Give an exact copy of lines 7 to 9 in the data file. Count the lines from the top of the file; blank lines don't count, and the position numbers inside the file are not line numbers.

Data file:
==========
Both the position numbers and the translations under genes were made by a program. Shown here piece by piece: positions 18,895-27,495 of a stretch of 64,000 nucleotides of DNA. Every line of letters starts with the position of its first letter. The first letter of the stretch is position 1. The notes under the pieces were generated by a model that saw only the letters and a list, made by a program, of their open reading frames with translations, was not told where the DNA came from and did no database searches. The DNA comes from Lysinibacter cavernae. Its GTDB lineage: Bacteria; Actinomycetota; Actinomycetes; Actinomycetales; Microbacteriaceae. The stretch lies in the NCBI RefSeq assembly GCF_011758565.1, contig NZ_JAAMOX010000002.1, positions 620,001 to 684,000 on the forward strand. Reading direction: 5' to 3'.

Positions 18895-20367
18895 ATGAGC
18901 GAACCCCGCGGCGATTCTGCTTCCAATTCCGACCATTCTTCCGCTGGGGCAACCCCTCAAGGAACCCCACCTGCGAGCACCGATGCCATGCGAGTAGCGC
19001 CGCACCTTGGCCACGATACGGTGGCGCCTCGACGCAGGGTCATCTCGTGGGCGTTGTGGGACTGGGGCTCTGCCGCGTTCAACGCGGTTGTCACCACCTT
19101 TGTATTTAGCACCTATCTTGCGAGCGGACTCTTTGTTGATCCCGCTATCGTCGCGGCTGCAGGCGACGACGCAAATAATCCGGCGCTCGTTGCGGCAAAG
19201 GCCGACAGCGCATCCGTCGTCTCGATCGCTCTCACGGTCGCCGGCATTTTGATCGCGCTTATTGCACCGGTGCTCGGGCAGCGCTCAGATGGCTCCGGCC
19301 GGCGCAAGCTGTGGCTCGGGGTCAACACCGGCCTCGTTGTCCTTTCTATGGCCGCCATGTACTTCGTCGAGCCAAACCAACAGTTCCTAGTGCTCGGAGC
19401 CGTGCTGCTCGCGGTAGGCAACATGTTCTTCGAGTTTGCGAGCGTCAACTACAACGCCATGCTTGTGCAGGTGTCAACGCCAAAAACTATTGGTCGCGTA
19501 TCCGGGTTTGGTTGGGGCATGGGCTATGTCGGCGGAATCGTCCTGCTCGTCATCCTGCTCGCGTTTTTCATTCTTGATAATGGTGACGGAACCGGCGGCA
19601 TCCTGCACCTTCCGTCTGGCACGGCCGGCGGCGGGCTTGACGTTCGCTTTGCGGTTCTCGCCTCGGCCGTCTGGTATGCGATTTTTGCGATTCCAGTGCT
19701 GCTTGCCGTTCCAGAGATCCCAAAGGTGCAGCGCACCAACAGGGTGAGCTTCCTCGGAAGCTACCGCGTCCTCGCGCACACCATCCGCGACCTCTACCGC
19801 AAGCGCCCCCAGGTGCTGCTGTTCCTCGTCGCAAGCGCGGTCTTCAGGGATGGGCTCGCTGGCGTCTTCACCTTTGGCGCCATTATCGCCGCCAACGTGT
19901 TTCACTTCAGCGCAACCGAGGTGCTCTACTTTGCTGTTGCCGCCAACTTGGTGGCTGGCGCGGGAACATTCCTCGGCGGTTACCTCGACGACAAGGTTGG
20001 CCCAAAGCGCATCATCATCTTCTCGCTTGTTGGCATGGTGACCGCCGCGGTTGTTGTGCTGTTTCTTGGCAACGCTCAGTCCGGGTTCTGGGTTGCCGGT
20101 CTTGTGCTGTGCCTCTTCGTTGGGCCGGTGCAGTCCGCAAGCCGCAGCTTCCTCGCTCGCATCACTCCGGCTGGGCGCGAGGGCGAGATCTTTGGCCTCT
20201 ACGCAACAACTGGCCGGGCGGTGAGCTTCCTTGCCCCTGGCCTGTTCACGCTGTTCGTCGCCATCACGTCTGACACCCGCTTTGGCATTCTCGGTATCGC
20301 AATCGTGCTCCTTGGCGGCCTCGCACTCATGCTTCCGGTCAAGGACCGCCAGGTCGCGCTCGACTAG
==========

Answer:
19201 GCCGACAGCGCATCCGTCGTCTCGATCGCTCTCACGGTCGCCGGCATTTTGATCGCGCTTATTGCACCGGTGCTCGGGCAGCGCTCAGATGGCTCCGGCC
19301 GGCGCAAGCTGTGGCTCGGGGTCAACACCGGCCTCGTTGTCCTTTCTATGGCCGCCATGTACTTCGTCGAGCCAAACCAACAGTTCCTAGTGCTCGGAGC
19401 CGTGCTGCTCGCGGTAGGCAACATGTTCTTCGAGTTTGCGAGCGTCAACTACAACGCCATGCTTGTGCAGGTGTCAACGCCAAAAACTATTGGTCGCGTA